Divorce Myth #1* – Mom Always Gets Custody of the Children
There is a common perception that regardless of the circumstances that Mom will always be awarded custody of the children. In reality, the Court is gender neutral and there is no law that states that the mother is automatically awarded custody.
It is well settled that the primary consideration in an award of custody is the best interest of the child. Each case is to be decided on its own merits and the Court must take into consideration a number of statutory factors which are listed in N.J.S.A. 9:2-4. They include: (1) Parent’s ability to communicate and cooperate; (2) Parent’s willingness to accept custody; (3) Interaction and relationship of the child with parents and siblings; (4) History of domestic violence; (5) Safety of the child; (6) Preference of the child; (7) The needs of the child; (8) The stability of the home offered; (9) Quality and continuity of the child’s education; (10) The fitness of the parents; (11) The geographical proximity of the parent’s homes; (12) The extent and quality of life spent with the child prior to or subsequent to the separation; (13) The parent’s employment responsibilities; and (14) The age and number of the children.
The preferred custody arrangement in New Jersey is for the parents to share joint legal custody. Under this standard, the parties are expected to communicate on all matters relating to the child’s education, medical treatment, religious training and social development. The parties agree that their decisions will be made with a view toward promoting the best interests of the child. Each parent shall promote the child's respect and love for the other parent as well as the child's contact with both parents. Both parents agree to exert their best efforts to work cooperatively in future plans consistent with the child's best interests and the parties shall make every effort to amicably resolve any disputes which may arise.
Separate from legal custody is the concept of residential custody. In some cases the child resides primarily with one parent and the other parent has scheduled parenting time. In some cases, the parents share residential custody whereby neither parent has the child primarily. There is no right or wrong answer. Whatever works best for the parents, and, more importantly, the child should guide your efforts in developing an arrangement that work best for everyone. Mediation is one possible way of developing such a custody and parenting time plan.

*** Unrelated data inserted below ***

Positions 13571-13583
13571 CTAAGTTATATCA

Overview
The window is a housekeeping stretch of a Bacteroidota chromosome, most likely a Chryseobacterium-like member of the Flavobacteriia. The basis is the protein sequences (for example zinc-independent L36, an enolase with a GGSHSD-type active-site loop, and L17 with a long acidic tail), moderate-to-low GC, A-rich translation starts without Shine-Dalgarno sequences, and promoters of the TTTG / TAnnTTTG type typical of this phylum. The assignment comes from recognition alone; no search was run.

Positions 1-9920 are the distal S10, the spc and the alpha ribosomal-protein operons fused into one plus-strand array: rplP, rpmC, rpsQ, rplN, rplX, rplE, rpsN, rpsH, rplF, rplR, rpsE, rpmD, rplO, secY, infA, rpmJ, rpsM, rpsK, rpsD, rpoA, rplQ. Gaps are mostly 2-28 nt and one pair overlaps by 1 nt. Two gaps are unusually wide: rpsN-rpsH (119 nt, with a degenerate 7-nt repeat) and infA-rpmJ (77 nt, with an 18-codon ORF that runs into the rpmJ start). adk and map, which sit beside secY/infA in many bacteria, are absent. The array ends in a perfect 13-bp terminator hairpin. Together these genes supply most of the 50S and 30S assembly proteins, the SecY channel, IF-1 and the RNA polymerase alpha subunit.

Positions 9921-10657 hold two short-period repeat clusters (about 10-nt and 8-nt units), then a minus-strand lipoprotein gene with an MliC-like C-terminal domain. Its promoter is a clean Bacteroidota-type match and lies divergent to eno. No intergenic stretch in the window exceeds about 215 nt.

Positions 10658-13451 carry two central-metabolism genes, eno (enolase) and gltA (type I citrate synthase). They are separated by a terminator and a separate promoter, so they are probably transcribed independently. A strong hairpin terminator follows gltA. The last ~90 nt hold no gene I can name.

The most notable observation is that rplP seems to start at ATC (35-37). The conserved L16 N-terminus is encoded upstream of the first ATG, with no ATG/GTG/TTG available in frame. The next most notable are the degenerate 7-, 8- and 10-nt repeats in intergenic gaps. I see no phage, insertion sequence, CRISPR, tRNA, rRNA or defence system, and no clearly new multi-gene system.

As the preference is a joint legal custody arrangement, it does not matter if you are mom or dad. Joint is just that- joint. But, does Mom have an advantage as to the ultimate determination of residential custody? Again, from a legal stand point, no. The factors are applied irrespective of gender. However, from a practical stand point, there are a few things that most judges will be taking into consideration when making their decisions. On example is partly encompassed in custody factor (12) and it addresses the involvement of the parent pre-litigation. Most judges are not impressed by an absentee parent making application for residential custody over the parent who clearly has been the primary caretaker throughout the child’s life. Another example is that most judges are not impressed when it appears obvious that one parent is pushing for more time with the children solely as a way to reduce their support obligations.
*This is the first article in a ten part series exploring the most common myths concerning divorce law in New Jersey.
All of the attorneys at Domers & Bonamassa are well versed and have years of experience addressing family law issues, no matter how complicated. Contact us today at (856) 596-2888 for a private consultation. We appear in the following counties: Burlington, Camden, Gloucester, Cumberland, Salem, Mercer, Ocean, Atlantic and Cape May. Our practice areas include: divorce, custody, parenting time, child support, alimony, domestic violence, college expenses, equitable distribution, name changes, step parent adoptions, paternity issues, child abuse and neglect, prenuptial agreements, mediation and arbitration.
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